F. Sherwood Rowland, the Nobel Prize-winning chemist who sounded the alarm on the thinning of the Earth's ozone layer and crusaded against the use of man-made chemicals that were harming earth's atmospheric blanket, has died. He was 84.
Rowland died Saturday at his home in Corona del Mar of complications from Parkinson's disease, the dean of the University of California, Irvine's physical sciences department said Sunday.
"We have lost our finest friend and mentor," Kenneth C. Janda said in a statement. "He saved the world from a major catastrophe: never wavering in his commitment to science, truth and humanity and did so with integrity and grace."
Rowland was among three scientists awarded the 1995 Nobel Prize for chemistry for explaining how the ozone is formed and decomposed through chemical processes in the atmosphere.
The prize was awarded more than two decades after Rowland and his post-doctoral student Mario Molina calculated that if human use of chlorofluorocarbon, a byproduct of aerosol sprays, deodorants and other household products was to continue at an unaltered rate, the ozone layer would be depleted after several decades. Their work at UC Irvine built upon findings by atmospheric scientist Paul Crutzen.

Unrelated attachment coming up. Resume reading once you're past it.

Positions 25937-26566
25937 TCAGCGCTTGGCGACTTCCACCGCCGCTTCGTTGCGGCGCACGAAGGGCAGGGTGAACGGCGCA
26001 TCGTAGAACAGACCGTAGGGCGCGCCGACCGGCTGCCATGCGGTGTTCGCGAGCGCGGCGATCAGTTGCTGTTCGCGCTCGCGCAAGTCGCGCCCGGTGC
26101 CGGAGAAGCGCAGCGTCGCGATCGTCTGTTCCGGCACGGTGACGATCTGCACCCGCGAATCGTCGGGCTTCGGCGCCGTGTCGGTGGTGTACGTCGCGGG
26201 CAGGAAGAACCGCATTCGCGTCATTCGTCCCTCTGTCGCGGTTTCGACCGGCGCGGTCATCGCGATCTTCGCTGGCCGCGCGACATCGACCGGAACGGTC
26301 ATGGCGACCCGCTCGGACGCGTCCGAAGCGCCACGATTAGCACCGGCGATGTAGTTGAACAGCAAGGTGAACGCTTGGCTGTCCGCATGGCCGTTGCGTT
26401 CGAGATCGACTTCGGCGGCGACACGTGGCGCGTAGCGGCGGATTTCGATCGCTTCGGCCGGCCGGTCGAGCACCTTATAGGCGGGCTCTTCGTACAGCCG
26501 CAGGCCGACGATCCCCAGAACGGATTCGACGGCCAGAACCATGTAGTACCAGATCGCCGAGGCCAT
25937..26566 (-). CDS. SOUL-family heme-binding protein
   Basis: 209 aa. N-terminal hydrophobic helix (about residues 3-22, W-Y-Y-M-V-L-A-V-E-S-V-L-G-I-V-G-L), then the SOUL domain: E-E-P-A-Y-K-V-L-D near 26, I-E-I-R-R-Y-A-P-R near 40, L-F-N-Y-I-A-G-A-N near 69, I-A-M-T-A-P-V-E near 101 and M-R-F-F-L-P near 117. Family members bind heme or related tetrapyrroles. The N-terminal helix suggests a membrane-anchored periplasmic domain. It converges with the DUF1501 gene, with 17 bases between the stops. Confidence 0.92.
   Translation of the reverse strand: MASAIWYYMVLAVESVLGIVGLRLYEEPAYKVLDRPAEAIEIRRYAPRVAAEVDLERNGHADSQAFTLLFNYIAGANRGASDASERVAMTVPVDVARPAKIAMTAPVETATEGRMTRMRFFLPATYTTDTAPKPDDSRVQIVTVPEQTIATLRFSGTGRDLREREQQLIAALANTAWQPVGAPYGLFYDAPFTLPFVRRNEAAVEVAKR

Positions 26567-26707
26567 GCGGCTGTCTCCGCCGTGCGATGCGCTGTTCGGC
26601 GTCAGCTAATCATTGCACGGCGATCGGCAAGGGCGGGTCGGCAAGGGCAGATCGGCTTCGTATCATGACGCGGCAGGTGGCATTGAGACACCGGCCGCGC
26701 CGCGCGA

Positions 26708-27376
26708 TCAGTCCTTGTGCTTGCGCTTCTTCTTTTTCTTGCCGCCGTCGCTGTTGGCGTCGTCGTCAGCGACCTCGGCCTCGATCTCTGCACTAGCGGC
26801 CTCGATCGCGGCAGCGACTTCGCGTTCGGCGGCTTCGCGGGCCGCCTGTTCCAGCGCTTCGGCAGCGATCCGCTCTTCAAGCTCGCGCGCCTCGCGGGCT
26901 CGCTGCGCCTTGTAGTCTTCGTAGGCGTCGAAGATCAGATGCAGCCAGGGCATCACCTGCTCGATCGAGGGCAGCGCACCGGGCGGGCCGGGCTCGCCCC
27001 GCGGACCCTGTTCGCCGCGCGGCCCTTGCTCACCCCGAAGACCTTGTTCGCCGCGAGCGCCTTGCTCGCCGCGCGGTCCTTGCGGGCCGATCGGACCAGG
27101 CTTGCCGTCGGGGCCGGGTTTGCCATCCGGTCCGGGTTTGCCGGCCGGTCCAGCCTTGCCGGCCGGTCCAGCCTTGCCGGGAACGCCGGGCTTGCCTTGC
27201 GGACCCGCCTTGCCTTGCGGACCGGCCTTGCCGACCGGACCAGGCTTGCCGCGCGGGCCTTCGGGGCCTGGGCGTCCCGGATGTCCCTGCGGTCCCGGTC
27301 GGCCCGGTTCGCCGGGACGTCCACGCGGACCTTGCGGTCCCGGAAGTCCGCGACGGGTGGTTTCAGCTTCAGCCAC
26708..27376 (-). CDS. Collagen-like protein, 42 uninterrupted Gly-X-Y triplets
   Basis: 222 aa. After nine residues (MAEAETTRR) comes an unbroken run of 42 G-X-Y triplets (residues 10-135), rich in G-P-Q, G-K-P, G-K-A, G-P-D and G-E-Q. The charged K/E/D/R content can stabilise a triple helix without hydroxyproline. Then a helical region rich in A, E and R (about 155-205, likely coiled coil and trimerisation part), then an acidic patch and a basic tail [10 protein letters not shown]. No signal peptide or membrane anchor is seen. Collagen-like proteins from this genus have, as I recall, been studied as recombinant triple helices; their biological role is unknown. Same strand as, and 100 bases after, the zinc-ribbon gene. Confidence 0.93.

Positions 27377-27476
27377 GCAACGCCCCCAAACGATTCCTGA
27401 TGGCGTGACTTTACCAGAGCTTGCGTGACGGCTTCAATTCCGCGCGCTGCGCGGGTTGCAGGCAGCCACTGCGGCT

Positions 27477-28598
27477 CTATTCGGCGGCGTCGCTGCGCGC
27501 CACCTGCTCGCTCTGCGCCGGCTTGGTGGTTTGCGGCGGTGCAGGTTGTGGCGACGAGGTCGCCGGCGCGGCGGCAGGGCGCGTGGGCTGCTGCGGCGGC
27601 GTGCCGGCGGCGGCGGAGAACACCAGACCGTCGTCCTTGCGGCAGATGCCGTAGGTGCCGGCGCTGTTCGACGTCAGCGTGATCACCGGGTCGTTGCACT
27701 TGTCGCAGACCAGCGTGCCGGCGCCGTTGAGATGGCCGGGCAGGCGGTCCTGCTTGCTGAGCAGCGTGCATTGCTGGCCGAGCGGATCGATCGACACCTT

Their prediction caught enormous attention and was strongly challenged partly because CFC's non-toxic properties were thought to be environmentally safe. Their work gained widespread recognition more than a decade later with the discovery of the ozone hole over Earth's polar regions and leaders of nations worldwide began to act to ban or curb usage of the chemicals. "It was to turn out that they had even underestimated the risk," a Nobel committee said in its award citation for Rowland, Molina and Crutzen. Molina said his former mentor never shied from defending his work or advocating a ban on CFC. "He showed me that if we believe in the science ... we should speak out when we feel it's important for society to change," Molina told the Associated Press. His work on ozone depletion made Rowland a prominent voice for scientists concerned about global warming. "Isn't it a responsibility of scientists, if you believe that you have found something that can affect the environment, isn't it your responsibility to do something about it, enough so that action actually takes place?" Rowland said at a White House climate change roundtable in 1997. "If not us, who? If not now, when?" he asked.